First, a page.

Trump’s policy on dealing with Xi Jinping ’s China has seen Chinese tech firms placed on an “entry list”. This has stopped US firms doing business with these Chinese firms, and thus hampering their ability to advance Chinese development of AI and machine learning.
However, Trump is keen to strike a trade deal before the next election. This could see him remove Huawei from the entry list, as part of a future deal. This could prove disastrous to the US economy long term.
The next fight is over who controls 5G technology. If Trump holds his nerve US companies have the technology to control the market. However is Huawei accesses US technology they could control the market.
Read More: George Soros
The Chinese- US trade war has seen US actors axed from Chinese productions. The Chinese film market has seen tremendous growth in recent years, and many US actors have flocked to the country to fill roles in films as foreigners. However, Chinese agencies have been axing these actors from their books.
“My agency in China ended our contract claiming the trade war with America amounts to force majeure. I can only assume it looks bad for them to be working with an American,” said Matt William Knowles, who was cut from a $75m project last month.
Read More: Business Fast
A simple hymn sung in Hong Kong’s churches has become the anthem of the protesters across the city. The protests are about new extradition laws that China want to impose on Hong Kong.
At first the Christian protestors hoped the hymn would release tensions with the police. For Christians the protests are not only political but also religious. They can see the new laws being used to limit religious freedoms they enjoy, but are not shared by the church in mainland China. Many Christians in Hong Kong have smuggled Bibles to the mainland, and the new laws could see them arrested and sent their to face trial. Hong Kong is also a safe haven for Chinese believers who have fled the persecution of the mainland.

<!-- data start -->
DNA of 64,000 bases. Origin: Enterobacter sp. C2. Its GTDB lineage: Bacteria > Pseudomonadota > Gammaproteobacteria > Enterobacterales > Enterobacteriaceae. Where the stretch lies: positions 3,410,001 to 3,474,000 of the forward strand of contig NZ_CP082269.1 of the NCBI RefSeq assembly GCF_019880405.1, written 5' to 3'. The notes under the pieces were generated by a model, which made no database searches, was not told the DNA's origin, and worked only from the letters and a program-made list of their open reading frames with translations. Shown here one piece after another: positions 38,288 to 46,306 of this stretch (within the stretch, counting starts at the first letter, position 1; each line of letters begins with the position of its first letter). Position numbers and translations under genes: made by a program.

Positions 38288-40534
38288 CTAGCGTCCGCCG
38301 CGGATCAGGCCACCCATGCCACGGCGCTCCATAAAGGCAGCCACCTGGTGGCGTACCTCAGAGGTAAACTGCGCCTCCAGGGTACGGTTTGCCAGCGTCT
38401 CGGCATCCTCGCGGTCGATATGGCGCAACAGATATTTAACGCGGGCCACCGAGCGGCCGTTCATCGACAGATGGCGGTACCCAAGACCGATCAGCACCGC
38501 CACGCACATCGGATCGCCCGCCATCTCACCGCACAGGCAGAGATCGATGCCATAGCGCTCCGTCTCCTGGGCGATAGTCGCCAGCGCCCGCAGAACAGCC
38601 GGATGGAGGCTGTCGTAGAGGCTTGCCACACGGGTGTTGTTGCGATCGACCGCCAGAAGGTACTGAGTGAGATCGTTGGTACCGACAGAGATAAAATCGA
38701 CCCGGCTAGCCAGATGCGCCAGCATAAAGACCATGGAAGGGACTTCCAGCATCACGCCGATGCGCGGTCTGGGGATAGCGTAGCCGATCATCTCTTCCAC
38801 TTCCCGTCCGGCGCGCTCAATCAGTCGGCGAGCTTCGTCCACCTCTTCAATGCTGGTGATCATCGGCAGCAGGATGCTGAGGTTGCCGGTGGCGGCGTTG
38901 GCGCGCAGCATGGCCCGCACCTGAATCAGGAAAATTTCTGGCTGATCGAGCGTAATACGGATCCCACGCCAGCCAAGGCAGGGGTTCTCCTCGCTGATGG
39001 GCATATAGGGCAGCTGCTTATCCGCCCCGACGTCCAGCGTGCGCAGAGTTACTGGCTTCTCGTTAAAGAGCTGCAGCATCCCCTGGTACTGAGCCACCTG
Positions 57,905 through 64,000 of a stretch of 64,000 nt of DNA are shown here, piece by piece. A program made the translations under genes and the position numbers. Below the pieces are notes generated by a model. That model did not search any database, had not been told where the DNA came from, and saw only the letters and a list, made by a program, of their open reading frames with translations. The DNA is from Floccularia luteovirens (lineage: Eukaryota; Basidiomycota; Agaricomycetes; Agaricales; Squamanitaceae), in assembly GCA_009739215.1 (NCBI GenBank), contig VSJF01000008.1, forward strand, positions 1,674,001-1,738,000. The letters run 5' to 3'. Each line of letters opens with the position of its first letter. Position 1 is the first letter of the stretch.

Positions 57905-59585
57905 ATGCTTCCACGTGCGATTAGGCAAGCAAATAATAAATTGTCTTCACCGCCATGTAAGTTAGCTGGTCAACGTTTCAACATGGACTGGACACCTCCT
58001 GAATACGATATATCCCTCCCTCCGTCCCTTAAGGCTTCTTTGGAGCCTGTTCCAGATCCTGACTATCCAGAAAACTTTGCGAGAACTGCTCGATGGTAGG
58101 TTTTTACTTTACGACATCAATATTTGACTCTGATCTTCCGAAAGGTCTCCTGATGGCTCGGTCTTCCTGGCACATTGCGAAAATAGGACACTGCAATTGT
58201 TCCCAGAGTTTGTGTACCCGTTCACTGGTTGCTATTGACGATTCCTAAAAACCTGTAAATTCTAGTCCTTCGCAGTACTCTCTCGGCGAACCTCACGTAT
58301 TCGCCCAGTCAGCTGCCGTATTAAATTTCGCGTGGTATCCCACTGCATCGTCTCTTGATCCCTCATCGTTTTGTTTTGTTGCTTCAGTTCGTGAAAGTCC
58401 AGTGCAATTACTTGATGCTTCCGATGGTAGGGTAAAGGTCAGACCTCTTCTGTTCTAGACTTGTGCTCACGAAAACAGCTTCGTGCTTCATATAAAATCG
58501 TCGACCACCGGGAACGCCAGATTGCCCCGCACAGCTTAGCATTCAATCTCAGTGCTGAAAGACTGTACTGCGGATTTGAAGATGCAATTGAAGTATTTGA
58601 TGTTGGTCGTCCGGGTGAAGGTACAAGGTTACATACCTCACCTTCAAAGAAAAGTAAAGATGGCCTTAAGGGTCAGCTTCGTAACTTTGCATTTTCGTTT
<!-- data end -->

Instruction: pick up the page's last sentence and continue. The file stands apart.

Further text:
However, the hymn has quickly been taken up by all the protestors, not only those of faith. The Hong Kong authorities have said have suspended the bill, however protestors say they will continue until the bill is scrapped entirely.
Read More: BBC
Missouri’s Sen. Hawley has introduced legislation to protect university research being stolen by nations like China, Russia, and Iran. He has said that Universities have been long targeted by these nations in a bid to steal intellectual property and spy on research that has national security implications.
The legislation would require students to undergo screening before being allowed to participate in sensitive research.
Read More: The Daily Caller
Google and other tech giants are making moves to move their business out of China in order to avoid the 25% tariffs being introduced.
Google is reportedly moving the production of servers and motherboards out of the nation.
Wistron Corp, a Taiwanese firm which produces hardware for tech giants like Facebook and Microsoft are also looking to move operations out of China, and perhaps to the U.S.
Read More: The Daily Caller
China has long been developing its naval capability. Western nations are now concerned about the size and capability of the Chinese submarine force. It is believed that China has developed a fleet of submarines capable of carrying ballistic missiles and nuclear warheads.
This comes at a time when China is showing increasing interest in the Arctic. For example Denmark are concern by Chinese plans to build a research station and satellite base on Greenland.